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Facebook’s Latest Trial Allows Users to Block Advertisements for Alcohol


Earlier this week a tattoo-shop owner from South Wales, identified simply as Hayles, appeared on BBC Radio 5 live to discuss the growing struggle she faces with alcohol advertisements on social media platforms. As a recovering alcoholic who recently celebrated 100 days of sobriety with a ‘sober mama’ tattoo, Hayles described how such advertisements, while benign to the average user, act as a trigger for her “binge-aholic” tendencies, making what is already an uphill struggle even more difficult to beat.

She does not however suggest that these adverts should be banned from appearing on social media platforms; rather she would like to retain a little extra control over her feed, setting her preferences in such a way that allows her to avoid any material which may be detrimental to her newfound sobriety.

“Not only do I get told that it's Friday night and it's ‘wine night’ for mum when the kids are in bed, I also get told I should be out drinking flavoured vodka because that's the only way I can go dancing, I can only enjoy rugby if I have a lager… it's tiresome, if I'm honest,” explained Hayles. “To me, it's a trigger.

“You're always going to be faced with difficulties and I don't want to hide away from it, I don’t want it to look like [alcohol] doesn’t exist but I'd like my social media to be controlled by what I want to see, because it's mine, it's my page.”

In a move sure to delight Hayles and anyone else struggling with similar issues, Facebook have announced that they are trialling the use of a new tool which would allow users to block alcohol-related advertisements from appearing on their page or news feed. Participants of the trial will be able to block alcohol-related ads for six months, a year, or permanently, by selecting the desired option within the ‘ad preferences’ menu. This marks the first time that any of the major social media platforms have allowed users to proactively block adverts based on a specific topic.

Users will also be able to hide adverts related to parenting, and Facebook are currently asking for recommendations as to other topics to include.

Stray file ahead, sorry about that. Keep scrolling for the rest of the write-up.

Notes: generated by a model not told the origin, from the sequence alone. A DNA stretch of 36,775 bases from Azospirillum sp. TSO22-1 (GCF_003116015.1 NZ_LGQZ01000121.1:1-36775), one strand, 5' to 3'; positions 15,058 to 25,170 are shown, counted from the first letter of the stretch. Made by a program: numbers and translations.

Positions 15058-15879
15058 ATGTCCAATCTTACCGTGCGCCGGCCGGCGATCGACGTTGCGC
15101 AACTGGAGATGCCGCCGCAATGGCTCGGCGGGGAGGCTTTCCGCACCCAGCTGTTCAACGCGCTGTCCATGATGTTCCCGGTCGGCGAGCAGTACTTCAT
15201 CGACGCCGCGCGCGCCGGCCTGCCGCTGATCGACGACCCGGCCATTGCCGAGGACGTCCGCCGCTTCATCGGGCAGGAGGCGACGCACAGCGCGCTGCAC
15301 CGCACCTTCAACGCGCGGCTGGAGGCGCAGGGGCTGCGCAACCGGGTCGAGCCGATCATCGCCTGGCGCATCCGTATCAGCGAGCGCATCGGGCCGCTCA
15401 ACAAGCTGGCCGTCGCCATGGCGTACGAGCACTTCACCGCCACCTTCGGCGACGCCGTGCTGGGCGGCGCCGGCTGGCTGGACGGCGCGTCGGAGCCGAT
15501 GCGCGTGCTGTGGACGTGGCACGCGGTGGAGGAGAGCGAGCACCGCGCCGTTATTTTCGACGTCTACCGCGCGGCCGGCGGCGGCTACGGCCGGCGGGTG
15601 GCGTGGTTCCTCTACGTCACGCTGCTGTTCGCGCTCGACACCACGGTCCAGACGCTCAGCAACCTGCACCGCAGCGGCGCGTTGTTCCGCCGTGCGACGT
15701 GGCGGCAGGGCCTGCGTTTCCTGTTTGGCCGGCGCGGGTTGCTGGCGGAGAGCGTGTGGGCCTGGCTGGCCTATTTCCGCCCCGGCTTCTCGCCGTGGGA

Representatives from Alcohol Research UK have publicly praised the decision to trial the blocking of alcohol-related advertisements online, as they believe that social media is currently “saturated” with such adverts and that existing advertising rules are not “fit for purpose”.

Dr James Nicholls, director of research and policy development at Alcohol Research UK, told BBC Radio 5 live that the volume of marketing material on social media was a particular problem for those who had struggled with alcohol misuse.

“You'll often find that brands create a range of content: funny videos and memes, competitions, tie-ins with real-world events, that are designed to keep their brand visible in timelines,” he said.

“They can do this without breaking the rules on celebrating drunkenness, or showing people who look under 25, but still saturate the online environment with references to drinking.”

The charitable organisation is actually going one step further, calling for a comprehensive review of regulations regarding the advertisement of alcohol on social media platforms. However the Advertising Standards Authority (ASA), the body charged with the governance of such legislation, rejects any claims that current regulations require review.

Craig Jones, the organisation's spokesman, insisted that the rules were applied “just as stringently online - including ads on social media, user-generated content and vlogs - as they are in traditional media.

“The number of complaints we receive about alcohol ads has halved in recent years, but we're not complacent and keep the rules under constant review. If people see an alcohol ad they think is irresponsible they can make a complaint to the ASA. If an ad breaks the rules, one complaint can be enough to see it banned.”

The ASA’s stance is backed up by the British Beer and Pub Association, whose chief executive Brigid Simmonds told the BBC, “Our members adhere to the ASA's rules as well as the Portman Group's code.

“All our marketing is about brand awareness and not encouraging people to drink more. As an industry we also use advertising to deliver soft consumer messaging around alcohol awareness, linking to DrinkAware and providing responsible messaging.”

So what do you think? Do advertising laws need reviewing as they relate to the advertisement of alcohol on social media platforms, or do you feel that current regulations strict enough?



Sam is an aspiring novelist with a passion for fantasy and crime thrillers. Currently working as Editor of Social Songbird, he hopes to one day drop that 'aspiring' prefix. Follow him @Songbird_Sam

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Facebook’s Latest Trial Allows Users to Block Advertisements for Alcohol Reviewed by Sam Bonson on Thursday, September 21, 2017 Rating: 5

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